Glossopetalon spinescens var. planitierum
Novon 17: 530. 2007.
Shrubs, 40–120 cm. Branchlets usually ascending, usually turning from grayish green to yellowish-brown toward end of 2d or 3d year, glabrous or nearly so. Leaves mostly well developed at flowering and tardily deciduous, branches appearing leafy during most of growing season; stipules present, sometimes difficult to observe, adnate portion dark reddish purple to nearly black, usually well developed, noticeably thickened, free portion relatively poorly developed, triangular to narrowly triangular or subulate, 0.2–0.4 mm; largest blade 6–14 × 2–4 mm, margins ciliolate, moderately puberulent, sometimes glabrescent. Petals 4–6 mm, mostly widest proximal to apex sometimes nearly oblong, apex rounded to gradually angled or acuminate, tips blunt or sharply pointed. Stamens usually 8 in 2 unequal series.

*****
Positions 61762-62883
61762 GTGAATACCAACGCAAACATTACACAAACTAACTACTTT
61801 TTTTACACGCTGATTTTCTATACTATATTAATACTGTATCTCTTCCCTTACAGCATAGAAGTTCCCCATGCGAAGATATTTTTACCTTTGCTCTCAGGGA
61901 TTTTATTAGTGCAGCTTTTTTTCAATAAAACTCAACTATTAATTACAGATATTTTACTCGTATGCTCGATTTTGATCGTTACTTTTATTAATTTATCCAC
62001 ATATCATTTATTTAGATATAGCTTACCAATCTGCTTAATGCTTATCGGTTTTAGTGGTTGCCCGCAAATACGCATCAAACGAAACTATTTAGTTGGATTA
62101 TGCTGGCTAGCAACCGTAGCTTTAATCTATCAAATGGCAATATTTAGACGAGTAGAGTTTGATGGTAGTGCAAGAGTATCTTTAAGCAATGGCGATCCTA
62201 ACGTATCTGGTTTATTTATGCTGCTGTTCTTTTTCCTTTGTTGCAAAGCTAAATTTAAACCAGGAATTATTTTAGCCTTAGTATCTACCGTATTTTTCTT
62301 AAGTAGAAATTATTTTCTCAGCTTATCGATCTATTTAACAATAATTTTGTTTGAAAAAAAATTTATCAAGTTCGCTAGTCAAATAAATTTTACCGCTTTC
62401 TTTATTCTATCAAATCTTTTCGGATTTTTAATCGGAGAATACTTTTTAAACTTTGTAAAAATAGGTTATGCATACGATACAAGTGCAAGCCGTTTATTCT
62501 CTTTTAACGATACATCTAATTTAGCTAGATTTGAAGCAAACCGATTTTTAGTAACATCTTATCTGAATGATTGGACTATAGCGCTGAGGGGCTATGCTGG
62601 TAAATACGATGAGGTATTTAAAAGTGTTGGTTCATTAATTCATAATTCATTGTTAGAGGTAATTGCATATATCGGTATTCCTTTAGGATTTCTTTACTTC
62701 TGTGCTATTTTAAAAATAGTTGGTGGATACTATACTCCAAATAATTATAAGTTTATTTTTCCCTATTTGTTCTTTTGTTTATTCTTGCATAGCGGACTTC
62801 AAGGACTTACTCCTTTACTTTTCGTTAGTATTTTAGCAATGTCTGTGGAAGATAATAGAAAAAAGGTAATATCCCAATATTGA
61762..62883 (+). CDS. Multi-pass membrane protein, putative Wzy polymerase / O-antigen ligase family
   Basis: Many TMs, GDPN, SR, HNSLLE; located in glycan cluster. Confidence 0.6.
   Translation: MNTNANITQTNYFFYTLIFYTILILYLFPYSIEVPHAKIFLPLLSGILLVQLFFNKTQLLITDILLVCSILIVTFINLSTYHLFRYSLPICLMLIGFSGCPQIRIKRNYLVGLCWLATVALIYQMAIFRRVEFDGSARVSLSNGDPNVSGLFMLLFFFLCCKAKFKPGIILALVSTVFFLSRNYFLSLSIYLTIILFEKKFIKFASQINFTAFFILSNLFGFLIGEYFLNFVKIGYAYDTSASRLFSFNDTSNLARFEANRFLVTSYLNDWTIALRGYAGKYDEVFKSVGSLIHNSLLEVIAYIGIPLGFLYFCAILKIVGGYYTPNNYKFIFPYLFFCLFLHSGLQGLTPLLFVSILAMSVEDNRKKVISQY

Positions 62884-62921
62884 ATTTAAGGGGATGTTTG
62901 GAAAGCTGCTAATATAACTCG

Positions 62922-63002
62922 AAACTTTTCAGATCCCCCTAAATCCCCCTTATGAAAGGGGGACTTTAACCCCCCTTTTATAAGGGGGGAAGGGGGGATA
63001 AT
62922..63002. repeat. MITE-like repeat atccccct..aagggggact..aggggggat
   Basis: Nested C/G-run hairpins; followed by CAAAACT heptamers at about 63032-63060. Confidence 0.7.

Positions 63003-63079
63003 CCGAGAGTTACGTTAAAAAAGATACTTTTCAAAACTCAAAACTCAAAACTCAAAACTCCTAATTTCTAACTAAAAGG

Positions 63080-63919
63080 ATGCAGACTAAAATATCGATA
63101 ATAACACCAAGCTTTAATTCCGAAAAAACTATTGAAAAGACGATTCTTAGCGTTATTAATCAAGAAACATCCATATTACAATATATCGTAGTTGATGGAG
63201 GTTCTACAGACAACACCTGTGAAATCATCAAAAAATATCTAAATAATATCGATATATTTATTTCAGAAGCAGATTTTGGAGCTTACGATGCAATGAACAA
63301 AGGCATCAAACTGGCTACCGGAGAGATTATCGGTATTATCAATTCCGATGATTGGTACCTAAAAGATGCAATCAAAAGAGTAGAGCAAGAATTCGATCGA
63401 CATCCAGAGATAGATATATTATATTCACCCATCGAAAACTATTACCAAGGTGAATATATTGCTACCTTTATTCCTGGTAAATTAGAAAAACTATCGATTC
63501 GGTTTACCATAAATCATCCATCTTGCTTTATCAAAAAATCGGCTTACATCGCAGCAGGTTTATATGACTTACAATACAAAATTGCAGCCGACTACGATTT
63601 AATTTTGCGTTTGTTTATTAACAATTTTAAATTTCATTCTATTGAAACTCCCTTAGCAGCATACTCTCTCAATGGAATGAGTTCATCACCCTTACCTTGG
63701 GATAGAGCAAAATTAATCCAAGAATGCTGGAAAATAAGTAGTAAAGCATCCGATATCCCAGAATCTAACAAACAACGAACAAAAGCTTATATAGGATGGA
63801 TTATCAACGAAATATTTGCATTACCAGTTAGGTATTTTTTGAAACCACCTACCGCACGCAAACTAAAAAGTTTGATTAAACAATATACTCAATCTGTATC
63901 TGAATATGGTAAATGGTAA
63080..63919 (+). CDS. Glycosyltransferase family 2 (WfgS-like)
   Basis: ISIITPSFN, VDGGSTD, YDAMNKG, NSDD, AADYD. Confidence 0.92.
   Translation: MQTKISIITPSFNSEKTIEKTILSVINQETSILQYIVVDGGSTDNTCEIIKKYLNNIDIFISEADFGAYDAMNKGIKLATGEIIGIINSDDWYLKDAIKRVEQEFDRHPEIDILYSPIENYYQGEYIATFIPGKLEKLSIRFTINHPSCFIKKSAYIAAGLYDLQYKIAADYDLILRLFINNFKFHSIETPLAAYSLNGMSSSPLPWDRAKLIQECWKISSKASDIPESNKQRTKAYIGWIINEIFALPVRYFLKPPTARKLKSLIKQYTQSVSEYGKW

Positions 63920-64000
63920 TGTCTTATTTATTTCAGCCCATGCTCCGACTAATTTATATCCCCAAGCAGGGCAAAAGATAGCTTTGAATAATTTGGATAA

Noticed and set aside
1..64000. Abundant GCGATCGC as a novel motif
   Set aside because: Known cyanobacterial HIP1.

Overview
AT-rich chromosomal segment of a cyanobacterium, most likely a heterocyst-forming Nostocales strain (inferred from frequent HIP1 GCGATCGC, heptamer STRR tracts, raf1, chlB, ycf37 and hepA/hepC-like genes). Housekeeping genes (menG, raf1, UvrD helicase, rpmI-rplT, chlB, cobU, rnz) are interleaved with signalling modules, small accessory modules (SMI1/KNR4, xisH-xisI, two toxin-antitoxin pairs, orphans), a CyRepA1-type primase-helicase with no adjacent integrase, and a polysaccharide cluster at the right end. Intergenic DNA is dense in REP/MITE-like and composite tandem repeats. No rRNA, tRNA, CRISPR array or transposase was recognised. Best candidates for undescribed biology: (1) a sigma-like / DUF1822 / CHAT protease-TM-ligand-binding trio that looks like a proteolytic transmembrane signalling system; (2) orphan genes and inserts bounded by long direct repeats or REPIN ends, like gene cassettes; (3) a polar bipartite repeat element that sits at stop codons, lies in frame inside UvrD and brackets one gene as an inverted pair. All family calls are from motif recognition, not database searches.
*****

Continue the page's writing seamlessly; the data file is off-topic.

Phenology: Flowering Mar–May.
Habitat: Upland prairie slopes, crevices, ledges, cliff tops, drainages, outcrops, on limestone, gypsum, and sandstone substrates
Elevation: 800–1600 m
Colo., N.Mex., Okla., Tex.
The range of var. planitierum is centered on the Texas Panhandle; it does not overlap with those of other members of the Glossopetalon spinescens complex. M. R. Ensign (1942) noted an unusual collection from near the Louisiana border in Marion County, Texas (Harris 470, US). This disjunct occurrence, upon which Ensign equivocated, would extend the distribution of the taxon significantly eastward and significantly lower its elevational limit (and that of the entire genus) to about 50 m. Plants have not been rediscovered in eastern Texas since 1930.
"widest" is not a number.